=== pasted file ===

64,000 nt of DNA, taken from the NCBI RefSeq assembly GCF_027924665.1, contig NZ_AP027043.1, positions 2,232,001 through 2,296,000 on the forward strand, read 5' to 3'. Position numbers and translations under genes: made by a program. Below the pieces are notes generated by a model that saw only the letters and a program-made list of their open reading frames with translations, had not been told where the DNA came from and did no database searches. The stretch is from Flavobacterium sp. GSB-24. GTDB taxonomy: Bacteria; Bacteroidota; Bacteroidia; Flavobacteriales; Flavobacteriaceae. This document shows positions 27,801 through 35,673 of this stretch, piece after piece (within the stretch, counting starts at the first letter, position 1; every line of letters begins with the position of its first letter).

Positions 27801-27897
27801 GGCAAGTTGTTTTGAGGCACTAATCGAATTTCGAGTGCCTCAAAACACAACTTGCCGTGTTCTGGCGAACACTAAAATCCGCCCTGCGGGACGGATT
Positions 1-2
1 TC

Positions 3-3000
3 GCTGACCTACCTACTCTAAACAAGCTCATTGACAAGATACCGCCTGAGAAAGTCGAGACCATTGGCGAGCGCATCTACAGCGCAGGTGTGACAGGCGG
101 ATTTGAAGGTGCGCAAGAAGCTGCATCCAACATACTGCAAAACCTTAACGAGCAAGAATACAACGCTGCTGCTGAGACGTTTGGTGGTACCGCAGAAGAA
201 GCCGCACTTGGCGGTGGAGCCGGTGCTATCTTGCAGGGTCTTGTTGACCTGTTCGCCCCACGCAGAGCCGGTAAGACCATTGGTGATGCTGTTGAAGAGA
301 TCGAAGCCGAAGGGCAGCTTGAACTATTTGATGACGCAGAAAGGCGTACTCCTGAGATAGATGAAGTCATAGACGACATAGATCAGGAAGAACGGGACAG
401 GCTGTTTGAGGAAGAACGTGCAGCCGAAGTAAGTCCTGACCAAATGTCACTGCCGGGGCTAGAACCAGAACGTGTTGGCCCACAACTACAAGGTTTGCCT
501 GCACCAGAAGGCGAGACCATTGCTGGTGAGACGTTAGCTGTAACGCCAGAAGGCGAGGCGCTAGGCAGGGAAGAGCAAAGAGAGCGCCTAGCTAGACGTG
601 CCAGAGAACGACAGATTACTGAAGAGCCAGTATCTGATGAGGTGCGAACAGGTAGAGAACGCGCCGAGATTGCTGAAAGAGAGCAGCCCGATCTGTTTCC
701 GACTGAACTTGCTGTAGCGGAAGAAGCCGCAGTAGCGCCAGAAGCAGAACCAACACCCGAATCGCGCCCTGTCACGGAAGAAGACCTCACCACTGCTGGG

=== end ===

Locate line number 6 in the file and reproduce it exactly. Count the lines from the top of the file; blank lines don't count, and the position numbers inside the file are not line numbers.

Positions 3-3000